May 24, 2017

Prophet Adam

Among the 99 names of Allah (SWT), one is "AL-GAFFÂR", meaning "The Forgiver." Allah loves those who ask forgiveness and loves to forgive. The best example of this can be found in the life of Prophet Adam (AS) and his wife Hawwa (AS).

Published Mar 1, 2003
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What a big difference it was! What an amazing difference between the error of one person and the error of another person. The two persons I am talking about are, of course, Adam, alayh as salaam, and Iblees (the devil).

What had happened was this: Allah had created Adam, alayh as salaam, out of clay, to be Allah’s representative (khaleefah) on earth, and had ordered the angels to bow down to Adam, alayh as-salaam, to show their respect to him. Angels, being obedient to Allah by nature, had obeyed and fallen down in prostration to Adam, alayh as-salaam. Iblees, however, was a Jinn, not an angel, and he felt too proud to make sajdah to Adam, alayh as-salaam. (Being a Jinn, Iblees was capable of both obeying Allah or disobeying Allah, just as we humans are). He refused to obey Allah’s direct command, saying that he was superior to Adam, alayh as-salaam, because Adam was made from clay and he from fire. Iblees was rejected by Allah for this disobedience and arrogance, and was banished from Allah’s nearness. To this day, Iblees has never repented of his arrogance and he continues to rebel against Allah, encouraging people to join him in disobedience.

As for Adam, alayh as-salaam, he and his wife Hawwa were placed by Allah in the Garden of Paradise. At this time, Iblees nurtured a deep hatred and jealousy against Adam, alayh as-salaam, because of the great honor and rank that Allah had given him—a rank that Iblees felt he should have had. So Iblees came to Adam and Hawwa, alayhima as-salaam, and succeeded in tricking them into eating from the forbidden tree, which Allah had commanded them not to go near. Allah was angry with Adam and Hawwa, alayhima as-salaam, for disobeying his command.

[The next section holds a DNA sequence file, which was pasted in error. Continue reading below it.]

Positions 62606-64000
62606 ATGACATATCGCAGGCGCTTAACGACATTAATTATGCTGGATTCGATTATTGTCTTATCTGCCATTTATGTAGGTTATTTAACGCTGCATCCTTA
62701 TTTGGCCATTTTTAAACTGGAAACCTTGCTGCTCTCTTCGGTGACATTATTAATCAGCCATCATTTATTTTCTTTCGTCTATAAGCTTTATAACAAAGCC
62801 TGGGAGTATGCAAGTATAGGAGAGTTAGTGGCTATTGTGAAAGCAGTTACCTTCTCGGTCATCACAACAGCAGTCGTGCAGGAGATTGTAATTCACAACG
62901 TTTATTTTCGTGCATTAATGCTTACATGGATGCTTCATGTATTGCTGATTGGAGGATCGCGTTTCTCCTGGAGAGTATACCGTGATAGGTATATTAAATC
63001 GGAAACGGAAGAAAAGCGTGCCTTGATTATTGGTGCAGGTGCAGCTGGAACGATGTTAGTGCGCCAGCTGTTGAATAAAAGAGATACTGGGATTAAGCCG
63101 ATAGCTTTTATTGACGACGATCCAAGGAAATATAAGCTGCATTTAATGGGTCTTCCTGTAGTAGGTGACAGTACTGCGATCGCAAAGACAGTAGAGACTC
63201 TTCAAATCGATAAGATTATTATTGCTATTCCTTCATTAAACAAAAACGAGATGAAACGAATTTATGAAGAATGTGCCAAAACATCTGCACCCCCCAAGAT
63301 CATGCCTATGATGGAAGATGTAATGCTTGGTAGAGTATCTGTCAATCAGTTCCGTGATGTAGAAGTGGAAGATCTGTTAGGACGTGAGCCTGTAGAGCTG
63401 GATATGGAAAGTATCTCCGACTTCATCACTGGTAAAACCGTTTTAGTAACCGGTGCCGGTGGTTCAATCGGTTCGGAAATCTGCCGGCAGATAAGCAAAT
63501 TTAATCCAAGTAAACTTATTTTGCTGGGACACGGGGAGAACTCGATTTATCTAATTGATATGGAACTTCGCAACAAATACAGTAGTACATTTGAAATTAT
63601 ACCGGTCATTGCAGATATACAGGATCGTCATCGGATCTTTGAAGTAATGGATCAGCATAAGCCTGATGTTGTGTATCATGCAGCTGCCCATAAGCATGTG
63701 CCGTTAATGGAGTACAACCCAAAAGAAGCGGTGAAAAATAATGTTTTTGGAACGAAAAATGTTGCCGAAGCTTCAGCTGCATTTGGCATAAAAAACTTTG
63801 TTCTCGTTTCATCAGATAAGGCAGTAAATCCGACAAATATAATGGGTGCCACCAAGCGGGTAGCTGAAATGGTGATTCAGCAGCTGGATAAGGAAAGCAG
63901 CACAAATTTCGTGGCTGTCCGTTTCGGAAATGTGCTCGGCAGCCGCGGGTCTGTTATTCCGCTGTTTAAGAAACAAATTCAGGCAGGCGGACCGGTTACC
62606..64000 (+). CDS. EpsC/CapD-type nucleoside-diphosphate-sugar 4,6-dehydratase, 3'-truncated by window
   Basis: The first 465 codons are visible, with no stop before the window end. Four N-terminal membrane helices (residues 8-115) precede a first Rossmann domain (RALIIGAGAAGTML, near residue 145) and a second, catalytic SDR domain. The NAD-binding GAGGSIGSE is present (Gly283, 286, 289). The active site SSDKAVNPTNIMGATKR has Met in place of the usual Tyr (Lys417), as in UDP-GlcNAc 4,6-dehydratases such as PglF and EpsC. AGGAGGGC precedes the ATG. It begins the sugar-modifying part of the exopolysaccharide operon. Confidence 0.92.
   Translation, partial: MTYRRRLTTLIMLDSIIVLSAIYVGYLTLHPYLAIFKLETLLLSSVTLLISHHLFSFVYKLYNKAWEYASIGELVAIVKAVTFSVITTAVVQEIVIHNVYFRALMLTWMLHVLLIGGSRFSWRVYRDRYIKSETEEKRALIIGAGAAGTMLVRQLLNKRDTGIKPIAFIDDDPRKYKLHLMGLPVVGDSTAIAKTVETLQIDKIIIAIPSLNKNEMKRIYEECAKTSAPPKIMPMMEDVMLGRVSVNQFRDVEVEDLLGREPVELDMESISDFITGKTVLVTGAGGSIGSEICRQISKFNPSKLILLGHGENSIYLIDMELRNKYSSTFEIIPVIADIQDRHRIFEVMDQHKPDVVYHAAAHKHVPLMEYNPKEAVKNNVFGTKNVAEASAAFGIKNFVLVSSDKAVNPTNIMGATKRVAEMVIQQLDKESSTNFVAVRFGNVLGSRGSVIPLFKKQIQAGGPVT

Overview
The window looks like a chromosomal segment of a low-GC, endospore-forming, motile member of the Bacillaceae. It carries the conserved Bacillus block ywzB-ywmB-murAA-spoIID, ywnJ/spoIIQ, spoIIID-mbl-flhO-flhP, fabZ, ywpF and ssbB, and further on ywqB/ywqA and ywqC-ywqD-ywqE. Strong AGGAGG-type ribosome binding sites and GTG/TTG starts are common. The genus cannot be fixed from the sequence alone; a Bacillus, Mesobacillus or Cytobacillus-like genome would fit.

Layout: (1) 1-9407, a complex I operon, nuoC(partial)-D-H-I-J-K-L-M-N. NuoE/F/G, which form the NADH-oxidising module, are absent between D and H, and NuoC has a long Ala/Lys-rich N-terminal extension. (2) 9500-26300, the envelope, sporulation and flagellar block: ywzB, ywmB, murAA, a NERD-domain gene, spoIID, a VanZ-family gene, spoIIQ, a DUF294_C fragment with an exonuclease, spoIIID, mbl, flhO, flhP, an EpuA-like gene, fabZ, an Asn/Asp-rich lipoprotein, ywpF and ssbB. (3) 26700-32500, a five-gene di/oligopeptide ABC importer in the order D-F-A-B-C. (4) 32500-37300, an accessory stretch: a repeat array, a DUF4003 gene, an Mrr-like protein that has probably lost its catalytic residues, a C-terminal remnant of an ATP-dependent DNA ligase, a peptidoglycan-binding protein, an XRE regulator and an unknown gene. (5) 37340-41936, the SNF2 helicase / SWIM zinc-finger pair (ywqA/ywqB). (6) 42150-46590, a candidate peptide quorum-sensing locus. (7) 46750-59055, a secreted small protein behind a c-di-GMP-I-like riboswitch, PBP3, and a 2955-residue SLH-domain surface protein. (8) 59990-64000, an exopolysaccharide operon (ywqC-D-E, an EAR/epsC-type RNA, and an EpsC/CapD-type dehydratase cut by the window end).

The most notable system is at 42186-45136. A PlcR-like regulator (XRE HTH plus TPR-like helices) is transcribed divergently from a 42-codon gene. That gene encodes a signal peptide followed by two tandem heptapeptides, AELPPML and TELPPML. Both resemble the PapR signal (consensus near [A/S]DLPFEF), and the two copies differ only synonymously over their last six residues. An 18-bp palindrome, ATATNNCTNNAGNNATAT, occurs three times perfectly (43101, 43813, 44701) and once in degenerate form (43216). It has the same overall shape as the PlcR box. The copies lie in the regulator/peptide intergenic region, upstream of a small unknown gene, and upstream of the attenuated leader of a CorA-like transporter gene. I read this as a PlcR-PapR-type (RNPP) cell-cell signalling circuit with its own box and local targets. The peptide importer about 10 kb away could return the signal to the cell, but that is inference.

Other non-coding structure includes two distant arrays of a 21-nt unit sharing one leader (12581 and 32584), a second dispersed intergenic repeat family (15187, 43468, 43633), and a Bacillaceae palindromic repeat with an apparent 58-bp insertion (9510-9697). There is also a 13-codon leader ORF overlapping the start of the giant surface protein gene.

However, Adam, alayh as-salaam, immediately felt deep remorse and deep sorrow in his heart for having done something that Allah had told him not to do—quite unlike Iblees, who had erred and then arrogantly insisted on his error, not showing any remorse. Adam, alayh as-salaam, was not arrogant, he knew that disobeying Allah was a terrible thing to do, and he felt very bad about it in his heart.

His remorse was so appreciated by Allah that Allah taught him the words, the du’a, with which to make repentance (tauba) to Allah for this mistake. This shows Allah’s kindness and mercy: Even though Adam, alayh as-salaam, had disobeyed Allah, it was Allah Himself who showed Adam, alayh as-salaam, the way to forgiveness. This in itself is a wonderful thing, if you think about it.

The lesson we should learn from this story is that whenever one of us human beings, who are all from the family of Adam and Hawwa, alayhima as-salaam, makes a mistake and does something wrong, he or she should feel sorrow and remorse for that sin, and should rush to ask Allah for forgiveness, as Allah is more than happy to forgive sins, no matter how big they may be. We should try to be like our grandfather Adam, alayh as-salaam, not like Iblees, who knew that he was wrong but never repented to Allah, and was rejected and cast away.
Allah loves to forgive our sins when we turn towards Him.

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